Since the COVID-19 pandemic hit, lockdowns forced people to reconsider their careers. There are now more opportunities to set up businesses from home than ever before. The online world has transformed business opportunities, and so has 3D printing.
3D printers are much more affordable than they used to be, but they can still be expensive pieces of equipment for start-ups to invest in. The good news is, you don’t need an in-house 3D printer to run a business that uses 3D printing. Nowadays, you can simply upload your design via a CAD file to an expert online 3D printing service to receive prototype and production prints within minutes and have your products delivered in a couple of days. You’re sure to find a local company to fit your needs. You could also consider outsourcing injection molding requirements.
Once you know how you will 3D print items, you can consider what type of business is right for you. There’s a multitude of options available. For example, you could sell customizable accessories. You could 3D-print and sell items like pet collars, picture frames or phone cases. If you pick the right niche, this type of business has enormous growth potential. Other business opportunities include:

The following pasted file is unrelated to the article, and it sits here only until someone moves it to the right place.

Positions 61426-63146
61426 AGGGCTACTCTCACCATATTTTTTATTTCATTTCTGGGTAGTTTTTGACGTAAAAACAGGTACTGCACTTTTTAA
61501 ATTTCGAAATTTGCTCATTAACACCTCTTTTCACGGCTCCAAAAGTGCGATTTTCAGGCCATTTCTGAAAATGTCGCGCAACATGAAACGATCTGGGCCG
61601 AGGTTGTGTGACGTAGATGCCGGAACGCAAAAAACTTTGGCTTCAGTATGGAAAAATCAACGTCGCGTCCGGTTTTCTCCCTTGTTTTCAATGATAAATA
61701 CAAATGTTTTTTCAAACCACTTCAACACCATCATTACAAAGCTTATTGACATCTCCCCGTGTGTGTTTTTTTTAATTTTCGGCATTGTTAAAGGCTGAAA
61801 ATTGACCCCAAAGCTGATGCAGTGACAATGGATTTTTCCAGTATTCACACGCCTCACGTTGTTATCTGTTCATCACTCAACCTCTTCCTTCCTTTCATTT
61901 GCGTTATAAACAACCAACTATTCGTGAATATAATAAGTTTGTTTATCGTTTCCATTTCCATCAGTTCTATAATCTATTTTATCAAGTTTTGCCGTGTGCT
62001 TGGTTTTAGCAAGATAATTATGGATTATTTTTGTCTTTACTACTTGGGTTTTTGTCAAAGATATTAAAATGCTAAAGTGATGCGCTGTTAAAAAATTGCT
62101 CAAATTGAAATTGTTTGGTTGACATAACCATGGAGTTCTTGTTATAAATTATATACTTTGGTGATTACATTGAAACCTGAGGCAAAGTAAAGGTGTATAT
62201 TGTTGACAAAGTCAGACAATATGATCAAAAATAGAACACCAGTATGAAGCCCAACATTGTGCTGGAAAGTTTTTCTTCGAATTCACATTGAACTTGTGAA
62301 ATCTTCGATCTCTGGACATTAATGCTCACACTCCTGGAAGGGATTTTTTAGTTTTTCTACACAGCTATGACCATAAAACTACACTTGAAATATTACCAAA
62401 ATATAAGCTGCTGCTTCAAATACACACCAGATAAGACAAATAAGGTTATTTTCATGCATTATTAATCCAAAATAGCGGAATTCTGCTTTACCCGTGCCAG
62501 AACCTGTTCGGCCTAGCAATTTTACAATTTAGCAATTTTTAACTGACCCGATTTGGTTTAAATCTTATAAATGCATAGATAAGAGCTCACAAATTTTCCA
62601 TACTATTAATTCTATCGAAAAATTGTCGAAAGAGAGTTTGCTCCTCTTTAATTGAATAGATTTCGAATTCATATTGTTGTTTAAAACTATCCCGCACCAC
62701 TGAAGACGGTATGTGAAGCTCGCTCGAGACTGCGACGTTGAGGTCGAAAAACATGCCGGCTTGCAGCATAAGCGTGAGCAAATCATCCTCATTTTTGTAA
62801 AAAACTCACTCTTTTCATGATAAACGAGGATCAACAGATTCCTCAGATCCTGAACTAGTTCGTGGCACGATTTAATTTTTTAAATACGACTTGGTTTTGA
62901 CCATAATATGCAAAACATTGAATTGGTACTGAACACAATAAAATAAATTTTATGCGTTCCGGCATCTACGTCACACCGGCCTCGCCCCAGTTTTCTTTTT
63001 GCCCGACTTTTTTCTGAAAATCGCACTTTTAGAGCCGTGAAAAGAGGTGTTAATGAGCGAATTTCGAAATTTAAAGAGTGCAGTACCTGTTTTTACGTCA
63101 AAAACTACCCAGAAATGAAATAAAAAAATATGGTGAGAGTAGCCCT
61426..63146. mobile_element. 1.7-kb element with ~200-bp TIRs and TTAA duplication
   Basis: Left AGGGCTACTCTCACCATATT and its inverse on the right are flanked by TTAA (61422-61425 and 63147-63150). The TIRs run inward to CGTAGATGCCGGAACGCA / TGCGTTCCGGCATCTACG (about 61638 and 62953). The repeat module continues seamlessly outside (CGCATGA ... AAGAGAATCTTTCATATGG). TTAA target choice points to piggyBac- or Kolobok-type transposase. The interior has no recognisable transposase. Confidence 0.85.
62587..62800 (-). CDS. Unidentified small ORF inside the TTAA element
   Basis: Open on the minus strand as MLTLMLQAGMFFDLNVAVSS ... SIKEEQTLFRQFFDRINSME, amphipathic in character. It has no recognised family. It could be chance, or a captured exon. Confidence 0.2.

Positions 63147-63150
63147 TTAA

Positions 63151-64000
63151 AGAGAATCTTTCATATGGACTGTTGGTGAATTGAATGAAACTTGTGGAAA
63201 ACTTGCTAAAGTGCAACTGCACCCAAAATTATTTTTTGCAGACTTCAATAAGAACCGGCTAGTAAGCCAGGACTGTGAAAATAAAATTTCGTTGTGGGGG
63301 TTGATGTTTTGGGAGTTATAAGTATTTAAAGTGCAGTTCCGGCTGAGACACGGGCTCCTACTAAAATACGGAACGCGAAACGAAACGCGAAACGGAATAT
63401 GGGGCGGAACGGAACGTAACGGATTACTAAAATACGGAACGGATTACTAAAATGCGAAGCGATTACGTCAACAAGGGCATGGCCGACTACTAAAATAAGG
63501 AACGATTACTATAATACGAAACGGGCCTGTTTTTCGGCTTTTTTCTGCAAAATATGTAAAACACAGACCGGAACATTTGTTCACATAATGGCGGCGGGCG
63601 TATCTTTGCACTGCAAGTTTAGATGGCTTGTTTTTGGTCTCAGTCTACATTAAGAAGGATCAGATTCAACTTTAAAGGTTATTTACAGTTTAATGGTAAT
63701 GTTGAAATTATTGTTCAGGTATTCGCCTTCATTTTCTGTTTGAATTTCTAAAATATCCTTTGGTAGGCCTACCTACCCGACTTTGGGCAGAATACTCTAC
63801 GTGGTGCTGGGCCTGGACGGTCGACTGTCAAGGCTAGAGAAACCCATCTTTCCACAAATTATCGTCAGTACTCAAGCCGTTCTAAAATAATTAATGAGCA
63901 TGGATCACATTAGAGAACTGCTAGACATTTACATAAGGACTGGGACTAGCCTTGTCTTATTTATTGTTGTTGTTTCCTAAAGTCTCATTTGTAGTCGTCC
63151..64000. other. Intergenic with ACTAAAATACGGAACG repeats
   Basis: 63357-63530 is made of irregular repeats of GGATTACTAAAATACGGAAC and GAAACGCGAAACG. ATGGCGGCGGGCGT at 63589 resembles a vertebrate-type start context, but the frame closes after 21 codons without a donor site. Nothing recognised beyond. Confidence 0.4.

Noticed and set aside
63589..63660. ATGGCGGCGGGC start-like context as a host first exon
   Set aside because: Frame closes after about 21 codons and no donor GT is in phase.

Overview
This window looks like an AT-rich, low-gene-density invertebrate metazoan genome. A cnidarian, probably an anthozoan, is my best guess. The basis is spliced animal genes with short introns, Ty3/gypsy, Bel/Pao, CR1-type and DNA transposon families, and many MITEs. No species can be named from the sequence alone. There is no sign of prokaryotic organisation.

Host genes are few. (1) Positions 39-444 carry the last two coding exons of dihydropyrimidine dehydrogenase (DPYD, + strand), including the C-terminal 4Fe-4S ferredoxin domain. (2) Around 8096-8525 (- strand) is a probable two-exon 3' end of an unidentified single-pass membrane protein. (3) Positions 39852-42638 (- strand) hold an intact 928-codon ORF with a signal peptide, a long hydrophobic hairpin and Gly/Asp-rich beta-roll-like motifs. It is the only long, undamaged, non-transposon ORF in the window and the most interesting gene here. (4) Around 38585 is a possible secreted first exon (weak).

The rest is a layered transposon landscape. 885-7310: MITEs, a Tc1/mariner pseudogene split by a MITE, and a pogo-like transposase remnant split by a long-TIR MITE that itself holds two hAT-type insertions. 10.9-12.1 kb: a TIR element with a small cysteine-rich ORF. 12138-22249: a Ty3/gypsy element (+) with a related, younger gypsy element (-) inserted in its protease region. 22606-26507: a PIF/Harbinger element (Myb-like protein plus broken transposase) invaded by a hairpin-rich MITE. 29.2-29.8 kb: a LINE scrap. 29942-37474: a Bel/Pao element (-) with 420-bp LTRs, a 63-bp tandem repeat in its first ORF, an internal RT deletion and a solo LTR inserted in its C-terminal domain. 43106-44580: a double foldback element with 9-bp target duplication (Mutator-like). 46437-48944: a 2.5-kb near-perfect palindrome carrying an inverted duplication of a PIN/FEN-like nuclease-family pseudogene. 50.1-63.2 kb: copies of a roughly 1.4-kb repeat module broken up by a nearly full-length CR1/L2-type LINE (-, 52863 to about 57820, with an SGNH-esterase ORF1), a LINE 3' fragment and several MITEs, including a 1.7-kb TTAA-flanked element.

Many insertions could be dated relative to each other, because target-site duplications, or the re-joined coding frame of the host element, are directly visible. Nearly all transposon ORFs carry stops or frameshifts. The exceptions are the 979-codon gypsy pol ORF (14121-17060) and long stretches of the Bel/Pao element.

- A print-on-demand service, which simply involves printing other people’s designs.
- A 3D printing and design service, in which you take care of the whole process, from taking customers’ ideas and creating designs to printing the finished products.
- A spare parts service, which involves printing parts for devices or items like cars. Because technology is always rapidly changing, many parts become obsolete quickly. By providing 3D-printed spare parts that are tricky to find, you could create a lucrative business.
Many individuals and businesses are now using 3D printers to make parts and products that are useful in the fight against the pandemic. For instance, an engineer who runs a small drone repair business in Florida has used a 3D printer to create a small plastic gizmo to open doors and for touching keypads to keep hands clean. The inventor, Tim Hileman, calls it a COVID Key, and the keys are now in popular demand. Hileman has also been 3D printing plastic face mask straps to relieve the chafing caused by masks and the pressure of pulling masks off the ears.
Another example of how 3D printing is being used to battle COVID-19 comes from Italy. A hospital in Brescia with 250 patients suffering from the virus and requiring breathing apparatus ran out of respiratory valves. The original supplier was unable to keep up with demand, but thankfully a local engineering firm stepped up and created valves to save the patients’ lives, using 3D printing.
By Sasha Douglass